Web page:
Read the full story and listen to the podcast in PRI here: http://www.pri.org/stories/2016-10-14/how-miami-tribe-got-its-language-back

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‘Brand-perfect’ translations drive website success in emerging markets

Source: Talking New Media
Story flagged by: Paula Durrosier

Good translation is a lot like a sleight-of-hand trick. The end result should be so authentic that consumers should never wonder if they’re experiencing content that was originally written in another language.

Good translations require linguistic fluency. But great translations—what my company often calls “brand-perfect” translations—are a different breed. They transcend linguistic fluency by incorporating creativity, attention to detail and cultural knowledge and sensitivity to flawlessly capture a brand’s voice and verve.

Leveraging brand-perfect translations is especially important for companies online, when trying to expand into new global markets. More.

See: Talking New Media

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Skype translator now speaks Russian

Source: eWeek.com
Story flagged by: Paula Durrosier

Skype users can now add Russian to the list of languages the software’s real-time translation service can interpret for them.

“Russian is the eighth most popular spoken language in the world and our Russian-speaking customers around the world have always been particularly enthusiastic about Skype Translator,” announced Microsoft in an Oct. 11 blog post. “For months, we’ve received many requests to include Russian in Skype Translator’s audio language portfolio and we are excited to finally cross this milestone, opening up one of the most dialectically complex languages on earth to anyone with a Skype account.” More.

See: eWeek.com

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A Nigerian woman has turned to YouTube to keep her native language alive

Source: Quartz
Story flagged by: Paula Durrosier

Gbemisola Isimi, a UK-based Nigerian, speaks only Yoruba, her native language, to her two children. Keeping her language alive is important to her. Soon after her first child was born, she looked online for tools to help, but she was out of luck.

“I wanted my daughter to learn the language but I couldn’t find anything online,”she told Quartz.

So Isimi decided to start CultureTreeTV, a YouTube channel which helps kids learn Yoruba using fun, animated videos. Its tagline is “keeping your roots alive.” More.

See: Quartz

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South Korean and French poets collaborate for translation project

Source: koreaportal
Story flagged by: Paula Durrosier

Great poets from South Korea and France met each other in Seoul to work together for translating French poems into Korean language.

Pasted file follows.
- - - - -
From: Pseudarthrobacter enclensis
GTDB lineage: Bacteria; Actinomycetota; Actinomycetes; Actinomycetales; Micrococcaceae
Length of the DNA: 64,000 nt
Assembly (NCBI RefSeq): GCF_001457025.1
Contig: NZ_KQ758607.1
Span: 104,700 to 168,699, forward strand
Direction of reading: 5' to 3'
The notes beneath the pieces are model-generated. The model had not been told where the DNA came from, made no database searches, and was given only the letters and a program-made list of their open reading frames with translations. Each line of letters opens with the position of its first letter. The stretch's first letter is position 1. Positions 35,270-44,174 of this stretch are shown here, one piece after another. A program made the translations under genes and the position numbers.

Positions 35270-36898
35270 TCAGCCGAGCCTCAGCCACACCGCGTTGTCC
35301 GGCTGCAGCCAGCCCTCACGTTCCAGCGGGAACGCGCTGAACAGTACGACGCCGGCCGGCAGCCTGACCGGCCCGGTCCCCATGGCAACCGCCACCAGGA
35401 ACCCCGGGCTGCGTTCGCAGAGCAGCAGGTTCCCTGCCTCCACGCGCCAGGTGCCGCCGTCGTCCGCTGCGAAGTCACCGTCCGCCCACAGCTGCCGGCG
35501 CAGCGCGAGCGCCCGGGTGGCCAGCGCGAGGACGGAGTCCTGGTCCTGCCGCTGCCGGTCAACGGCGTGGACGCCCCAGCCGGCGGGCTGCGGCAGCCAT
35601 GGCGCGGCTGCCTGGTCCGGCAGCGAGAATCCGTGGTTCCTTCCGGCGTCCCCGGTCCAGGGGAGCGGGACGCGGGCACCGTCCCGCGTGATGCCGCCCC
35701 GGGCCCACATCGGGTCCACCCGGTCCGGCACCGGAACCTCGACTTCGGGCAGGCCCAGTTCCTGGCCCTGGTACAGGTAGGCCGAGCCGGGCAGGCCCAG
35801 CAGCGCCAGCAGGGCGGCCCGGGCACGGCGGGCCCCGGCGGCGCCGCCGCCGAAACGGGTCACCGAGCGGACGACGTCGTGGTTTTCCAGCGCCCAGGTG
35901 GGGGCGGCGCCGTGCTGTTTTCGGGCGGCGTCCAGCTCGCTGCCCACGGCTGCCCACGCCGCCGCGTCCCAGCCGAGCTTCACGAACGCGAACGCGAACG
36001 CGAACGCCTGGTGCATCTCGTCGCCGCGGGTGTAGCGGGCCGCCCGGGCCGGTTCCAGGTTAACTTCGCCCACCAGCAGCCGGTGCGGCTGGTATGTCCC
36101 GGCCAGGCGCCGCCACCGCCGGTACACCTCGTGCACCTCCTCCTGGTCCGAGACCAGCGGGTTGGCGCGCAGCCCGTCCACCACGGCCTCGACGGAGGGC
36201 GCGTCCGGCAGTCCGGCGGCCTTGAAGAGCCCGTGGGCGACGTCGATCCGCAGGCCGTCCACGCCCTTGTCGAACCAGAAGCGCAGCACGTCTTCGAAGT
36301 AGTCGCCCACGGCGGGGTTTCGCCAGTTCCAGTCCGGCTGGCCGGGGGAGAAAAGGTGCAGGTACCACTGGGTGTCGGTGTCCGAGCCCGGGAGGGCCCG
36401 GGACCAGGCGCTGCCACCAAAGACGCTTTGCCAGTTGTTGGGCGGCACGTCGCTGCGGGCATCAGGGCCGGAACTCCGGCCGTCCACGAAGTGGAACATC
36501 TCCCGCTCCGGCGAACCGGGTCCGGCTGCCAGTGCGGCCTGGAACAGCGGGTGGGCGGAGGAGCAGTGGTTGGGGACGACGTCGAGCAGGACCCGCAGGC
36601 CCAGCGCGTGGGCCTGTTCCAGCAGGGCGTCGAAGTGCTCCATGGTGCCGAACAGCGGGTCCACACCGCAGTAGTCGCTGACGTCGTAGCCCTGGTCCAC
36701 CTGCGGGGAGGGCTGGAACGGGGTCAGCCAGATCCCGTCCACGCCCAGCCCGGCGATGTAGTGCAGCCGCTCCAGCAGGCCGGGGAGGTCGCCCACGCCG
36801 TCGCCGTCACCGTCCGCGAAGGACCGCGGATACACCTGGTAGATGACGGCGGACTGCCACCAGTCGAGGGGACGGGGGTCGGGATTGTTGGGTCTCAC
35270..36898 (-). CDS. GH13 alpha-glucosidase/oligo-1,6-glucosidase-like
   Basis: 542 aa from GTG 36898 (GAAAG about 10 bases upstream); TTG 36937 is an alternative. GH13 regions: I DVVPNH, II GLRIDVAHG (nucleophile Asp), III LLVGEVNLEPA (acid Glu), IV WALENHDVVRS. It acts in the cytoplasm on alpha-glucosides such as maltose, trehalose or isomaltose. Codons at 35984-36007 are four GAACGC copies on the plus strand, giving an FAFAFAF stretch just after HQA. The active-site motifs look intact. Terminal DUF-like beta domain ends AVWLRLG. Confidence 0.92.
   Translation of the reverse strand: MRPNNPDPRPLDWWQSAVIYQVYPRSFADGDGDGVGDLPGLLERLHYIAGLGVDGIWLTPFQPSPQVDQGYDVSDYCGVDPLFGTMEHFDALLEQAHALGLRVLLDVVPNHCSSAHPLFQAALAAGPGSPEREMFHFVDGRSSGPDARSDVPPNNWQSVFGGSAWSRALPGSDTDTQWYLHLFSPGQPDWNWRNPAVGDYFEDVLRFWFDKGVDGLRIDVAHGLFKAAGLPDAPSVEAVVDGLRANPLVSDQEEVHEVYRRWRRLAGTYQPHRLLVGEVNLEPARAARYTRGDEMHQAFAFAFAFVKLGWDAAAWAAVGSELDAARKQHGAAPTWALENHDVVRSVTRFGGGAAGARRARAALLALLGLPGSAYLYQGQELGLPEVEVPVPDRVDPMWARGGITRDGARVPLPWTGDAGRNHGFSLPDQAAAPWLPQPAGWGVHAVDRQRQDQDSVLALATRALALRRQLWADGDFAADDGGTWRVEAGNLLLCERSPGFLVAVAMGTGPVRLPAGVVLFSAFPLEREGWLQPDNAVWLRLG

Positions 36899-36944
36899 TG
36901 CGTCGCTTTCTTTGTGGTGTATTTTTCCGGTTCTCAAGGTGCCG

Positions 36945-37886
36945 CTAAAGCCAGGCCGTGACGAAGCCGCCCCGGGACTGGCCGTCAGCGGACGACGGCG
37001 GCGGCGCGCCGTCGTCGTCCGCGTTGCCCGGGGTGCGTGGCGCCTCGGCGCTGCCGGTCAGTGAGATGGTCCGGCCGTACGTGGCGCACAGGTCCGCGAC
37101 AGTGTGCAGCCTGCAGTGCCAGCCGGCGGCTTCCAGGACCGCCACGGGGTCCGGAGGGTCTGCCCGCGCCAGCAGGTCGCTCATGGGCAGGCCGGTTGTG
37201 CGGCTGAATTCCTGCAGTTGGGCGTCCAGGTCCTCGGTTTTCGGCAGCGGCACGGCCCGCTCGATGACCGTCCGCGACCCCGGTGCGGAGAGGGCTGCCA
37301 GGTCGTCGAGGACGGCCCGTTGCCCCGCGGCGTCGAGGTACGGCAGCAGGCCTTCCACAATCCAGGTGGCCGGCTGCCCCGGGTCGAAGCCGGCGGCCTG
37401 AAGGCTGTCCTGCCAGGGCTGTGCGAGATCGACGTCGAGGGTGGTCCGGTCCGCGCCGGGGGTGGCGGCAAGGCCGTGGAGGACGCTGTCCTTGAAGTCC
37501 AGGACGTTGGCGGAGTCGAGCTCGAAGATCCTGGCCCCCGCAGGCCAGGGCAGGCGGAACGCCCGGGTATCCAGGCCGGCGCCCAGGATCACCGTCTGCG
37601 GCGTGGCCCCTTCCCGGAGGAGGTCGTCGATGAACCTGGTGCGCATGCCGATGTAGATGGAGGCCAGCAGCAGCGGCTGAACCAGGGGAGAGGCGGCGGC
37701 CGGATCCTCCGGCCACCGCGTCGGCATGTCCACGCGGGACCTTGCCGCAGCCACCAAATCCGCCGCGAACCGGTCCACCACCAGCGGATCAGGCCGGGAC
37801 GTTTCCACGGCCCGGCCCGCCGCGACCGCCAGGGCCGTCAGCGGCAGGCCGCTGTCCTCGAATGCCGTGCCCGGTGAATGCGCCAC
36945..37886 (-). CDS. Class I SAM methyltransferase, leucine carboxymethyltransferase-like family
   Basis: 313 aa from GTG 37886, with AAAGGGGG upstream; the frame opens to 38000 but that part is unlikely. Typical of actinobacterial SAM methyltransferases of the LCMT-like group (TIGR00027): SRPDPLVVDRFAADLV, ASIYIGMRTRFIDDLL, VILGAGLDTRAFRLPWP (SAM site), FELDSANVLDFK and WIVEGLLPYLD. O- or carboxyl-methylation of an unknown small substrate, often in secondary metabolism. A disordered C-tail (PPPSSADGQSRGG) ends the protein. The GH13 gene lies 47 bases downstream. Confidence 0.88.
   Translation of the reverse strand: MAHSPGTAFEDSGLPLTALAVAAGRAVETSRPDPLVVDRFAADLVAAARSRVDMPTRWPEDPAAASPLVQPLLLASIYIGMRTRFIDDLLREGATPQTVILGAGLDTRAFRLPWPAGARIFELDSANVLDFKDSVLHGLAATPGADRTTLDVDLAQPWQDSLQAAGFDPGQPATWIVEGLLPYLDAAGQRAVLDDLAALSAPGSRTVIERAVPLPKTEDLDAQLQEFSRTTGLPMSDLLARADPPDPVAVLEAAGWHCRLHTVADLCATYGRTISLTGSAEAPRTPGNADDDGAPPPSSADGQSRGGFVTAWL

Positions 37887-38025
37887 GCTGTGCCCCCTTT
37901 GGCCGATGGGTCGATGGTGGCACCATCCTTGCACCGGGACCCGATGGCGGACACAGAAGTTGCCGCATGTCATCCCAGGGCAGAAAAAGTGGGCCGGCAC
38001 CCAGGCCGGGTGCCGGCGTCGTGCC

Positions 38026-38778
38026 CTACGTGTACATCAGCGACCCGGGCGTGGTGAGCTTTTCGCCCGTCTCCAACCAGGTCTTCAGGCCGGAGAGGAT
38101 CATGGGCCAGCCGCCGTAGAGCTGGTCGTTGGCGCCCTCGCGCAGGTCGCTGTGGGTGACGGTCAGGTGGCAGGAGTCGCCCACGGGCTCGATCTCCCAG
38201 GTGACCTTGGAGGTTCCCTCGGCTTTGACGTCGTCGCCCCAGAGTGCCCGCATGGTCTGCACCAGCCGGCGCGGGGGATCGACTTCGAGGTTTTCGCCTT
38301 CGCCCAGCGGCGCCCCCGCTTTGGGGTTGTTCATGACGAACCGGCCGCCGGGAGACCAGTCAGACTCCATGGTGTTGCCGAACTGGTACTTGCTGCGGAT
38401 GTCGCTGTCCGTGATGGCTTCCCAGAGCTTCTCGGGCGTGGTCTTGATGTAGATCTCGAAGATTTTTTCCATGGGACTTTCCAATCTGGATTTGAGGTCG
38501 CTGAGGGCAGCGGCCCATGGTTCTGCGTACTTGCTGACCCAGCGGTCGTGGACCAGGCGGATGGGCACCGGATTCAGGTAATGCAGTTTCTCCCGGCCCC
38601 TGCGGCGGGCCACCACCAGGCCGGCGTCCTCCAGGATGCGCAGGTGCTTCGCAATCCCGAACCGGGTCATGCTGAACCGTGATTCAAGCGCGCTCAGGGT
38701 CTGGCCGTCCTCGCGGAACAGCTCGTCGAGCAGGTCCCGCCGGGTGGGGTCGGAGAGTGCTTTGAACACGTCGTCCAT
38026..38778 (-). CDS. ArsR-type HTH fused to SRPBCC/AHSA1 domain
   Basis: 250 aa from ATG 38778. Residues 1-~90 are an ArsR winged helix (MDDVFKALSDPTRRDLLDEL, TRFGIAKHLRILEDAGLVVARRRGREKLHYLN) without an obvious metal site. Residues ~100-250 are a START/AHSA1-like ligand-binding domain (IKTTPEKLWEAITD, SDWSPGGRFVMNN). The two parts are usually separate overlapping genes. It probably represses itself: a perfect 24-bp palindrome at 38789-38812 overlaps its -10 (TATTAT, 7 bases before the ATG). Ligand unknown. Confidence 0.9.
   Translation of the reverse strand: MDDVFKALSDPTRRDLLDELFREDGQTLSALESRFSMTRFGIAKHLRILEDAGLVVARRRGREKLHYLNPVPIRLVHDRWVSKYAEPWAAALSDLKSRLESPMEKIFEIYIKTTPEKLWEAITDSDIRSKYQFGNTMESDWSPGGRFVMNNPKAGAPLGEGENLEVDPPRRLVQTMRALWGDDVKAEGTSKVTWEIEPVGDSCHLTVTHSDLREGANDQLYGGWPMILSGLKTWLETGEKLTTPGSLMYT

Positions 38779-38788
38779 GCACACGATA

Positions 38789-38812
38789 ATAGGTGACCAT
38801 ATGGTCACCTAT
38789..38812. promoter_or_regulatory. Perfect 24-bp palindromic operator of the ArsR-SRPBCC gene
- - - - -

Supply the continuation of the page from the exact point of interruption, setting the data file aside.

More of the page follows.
Korean poetry was often sung in performances during the 19th century until it was written in Hangul, the Korean traditional writing system, in the beginning of the 20th century. French poetry is determined by the number of syllables not by the number of beats and the poetic tradition in france started in the late 13th century.

According to the Literature Translation Institute of Korea (LTI Korea), South Korea and France had joined forced with the International Poem Center of Marseille and introduced the “Co-translation Atelier for Korean and French Poets.” More.

See: koreaportal

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Is translation tech really ‘breaking language barriers’?

Source: PC Tech Magazine
Story flagged by: Paula Durrosier

Until very recently instantaneous translation tools have been confined to Sci-Fi television. Dr Who’s TARDIS can translate any language in the galaxy, and although the tech world hasn’t yet caught up to the Time Lord, it seems that 2016 really is the year of automated translation services.

Skype’s translation tool launched live early this year, joining similar services on Facebook & Instagram. Google are at it too, but translation experts argue that the tools and apps ignore the complexities of translating and interpreting a language.

The apps are backed by big money, but the result is often nonsensical. As we’re awash with more and more translation tools, are we understanding each other’s languages less than ever? More.

See: PC Tech Magazine

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What is language extinction and why should we care?

Source: NITV
Story flagged by: Paula Durrosier

Almost half of the roughly 6,900 languages spoken around the world today are endangered. Scarily, the rate of extinction is accelerating and there is a whole lot at stake.

Communities around the world are losing their indigenous tongue at an unprecedented rate. The grimmest predictions suggest up to 90% of the world’s languages will have disappeared by the end of this century.

A language becomes extinct when its last native speaker dies, and it’s usually the result of its speakers shifting to a lingua franca like English, Arabic or Spanish. This implies choice, but it’s often a history of marginalisation that leads to the change. More.

See: NITV